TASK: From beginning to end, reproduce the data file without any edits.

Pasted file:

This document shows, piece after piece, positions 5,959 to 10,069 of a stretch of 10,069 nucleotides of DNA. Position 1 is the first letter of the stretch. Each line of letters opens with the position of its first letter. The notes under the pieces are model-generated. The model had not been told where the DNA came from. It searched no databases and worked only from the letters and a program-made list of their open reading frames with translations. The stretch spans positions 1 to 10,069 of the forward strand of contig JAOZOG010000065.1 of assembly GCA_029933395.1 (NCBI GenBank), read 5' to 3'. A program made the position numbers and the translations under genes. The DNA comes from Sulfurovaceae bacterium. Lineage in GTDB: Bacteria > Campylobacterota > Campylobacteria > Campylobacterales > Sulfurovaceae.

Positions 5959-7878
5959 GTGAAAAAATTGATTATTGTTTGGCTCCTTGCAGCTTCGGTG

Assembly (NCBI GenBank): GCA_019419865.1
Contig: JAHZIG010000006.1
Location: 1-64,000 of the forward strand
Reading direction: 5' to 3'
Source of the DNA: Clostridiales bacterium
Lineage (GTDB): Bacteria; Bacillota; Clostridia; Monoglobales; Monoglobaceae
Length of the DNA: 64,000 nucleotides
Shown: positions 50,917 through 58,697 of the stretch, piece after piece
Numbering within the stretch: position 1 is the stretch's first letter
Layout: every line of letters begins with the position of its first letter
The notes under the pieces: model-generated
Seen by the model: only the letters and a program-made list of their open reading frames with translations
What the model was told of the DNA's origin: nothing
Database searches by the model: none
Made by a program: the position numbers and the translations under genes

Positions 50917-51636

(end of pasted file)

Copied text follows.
This document shows, piece after piece, positions 5,959 to 10,069 of a stretch of 10,069 nucleotides of DNA. Position 1 is the first letter of the stretch. Each line of letters opens with the position of its first letter. The notes under the pieces are model-generated. The model had not been told where the DNA came from. It searched no databases and worked only from the letters and a program-made list of their open reading frames with translations. The stretch spans positions 1 to 10,069 of the forward strand of contig JAOZOG010000065.1 of assembly GCA_029933395.1 (NCBI GenBank), read 5' to 3'. A program made the position numbers and the translations under genes. The DNA comes from Sulfurovaceae bacterium. Lineage in GTDB: Bacteria > Campylobacterota > Campylobacteria > Campylobacterales > Sulfurovaceae.

Positions 5959-7878
5959 GTGAAAAAATTGATTATTGTTTGGCTCCTTGCAGCTTCGGTG

Assembly (NCBI GenBank): GCA_019419865.1
Contig: JAHZIG010000006.1
Location: 1-64,000 of the forward strand
Reading direction: 5' to 3'
Source of the DNA: Clostridiales bacterium
Lineage (GTDB): Bacteria; Bacillota; Clostridia; Monoglobales; Monoglobaceae
Length of the DNA: 64,000 nucleotides
Shown: positions 50,917 through 58,697 of the stretch, piece after piece
Numbering within the stretch: position 1 is the stretch's first letter
Layout: every line of letters begins with the position of its first letter
The notes under the pieces: model-generated
Seen by the model: only the letters and a program-made list of their open reading frames with translations
What the model was told of the DNA's origin: nothing
Database searches by the model: none
Made by a program: the position numbers and the translations under genes

Positions 50917-51636